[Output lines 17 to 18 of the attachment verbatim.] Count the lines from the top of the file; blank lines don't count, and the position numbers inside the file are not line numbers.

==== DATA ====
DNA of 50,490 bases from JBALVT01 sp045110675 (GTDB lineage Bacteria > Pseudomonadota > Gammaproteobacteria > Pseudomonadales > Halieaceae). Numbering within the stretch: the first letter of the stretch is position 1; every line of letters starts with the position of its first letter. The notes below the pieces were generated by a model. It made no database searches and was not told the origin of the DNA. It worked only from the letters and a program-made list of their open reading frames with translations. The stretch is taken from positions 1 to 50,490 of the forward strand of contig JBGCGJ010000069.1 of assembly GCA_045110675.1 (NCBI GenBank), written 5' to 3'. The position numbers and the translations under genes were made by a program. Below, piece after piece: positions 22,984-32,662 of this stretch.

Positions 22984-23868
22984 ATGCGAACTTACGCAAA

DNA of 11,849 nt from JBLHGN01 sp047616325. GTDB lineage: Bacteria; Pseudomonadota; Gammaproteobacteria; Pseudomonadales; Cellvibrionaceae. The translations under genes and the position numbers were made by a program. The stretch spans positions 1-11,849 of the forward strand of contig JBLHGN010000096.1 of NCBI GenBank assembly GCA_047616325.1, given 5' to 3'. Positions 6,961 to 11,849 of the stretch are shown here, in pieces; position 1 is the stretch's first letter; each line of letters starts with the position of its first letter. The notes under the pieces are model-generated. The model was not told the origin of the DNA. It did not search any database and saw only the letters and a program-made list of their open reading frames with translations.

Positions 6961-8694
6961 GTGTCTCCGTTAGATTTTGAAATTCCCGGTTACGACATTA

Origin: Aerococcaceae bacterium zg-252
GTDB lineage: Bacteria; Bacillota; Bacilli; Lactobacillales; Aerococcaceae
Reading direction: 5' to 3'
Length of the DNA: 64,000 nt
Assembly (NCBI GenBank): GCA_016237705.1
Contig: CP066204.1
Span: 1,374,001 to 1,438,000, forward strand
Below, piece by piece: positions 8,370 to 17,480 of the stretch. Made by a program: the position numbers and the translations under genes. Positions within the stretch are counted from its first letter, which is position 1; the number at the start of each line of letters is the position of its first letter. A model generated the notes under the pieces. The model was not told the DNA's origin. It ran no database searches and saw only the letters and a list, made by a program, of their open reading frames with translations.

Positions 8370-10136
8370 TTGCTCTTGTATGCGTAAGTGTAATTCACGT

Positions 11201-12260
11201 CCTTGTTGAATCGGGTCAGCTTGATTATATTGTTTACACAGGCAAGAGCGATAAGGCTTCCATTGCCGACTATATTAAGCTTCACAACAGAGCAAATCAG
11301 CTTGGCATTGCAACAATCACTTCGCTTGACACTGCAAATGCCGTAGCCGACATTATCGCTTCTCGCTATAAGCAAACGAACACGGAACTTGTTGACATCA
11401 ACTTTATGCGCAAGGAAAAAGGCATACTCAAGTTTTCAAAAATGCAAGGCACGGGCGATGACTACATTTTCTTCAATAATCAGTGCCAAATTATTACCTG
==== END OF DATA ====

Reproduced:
Positions 11201-12260
11201 CCTTGTTGAATCGGGTCAGCTTGATTATATTGTTTACACAGGCAAGAGCGATAAGGCTTCCATTGCCGACTATATTAAGCTTCACAACAGAGCAAATCAG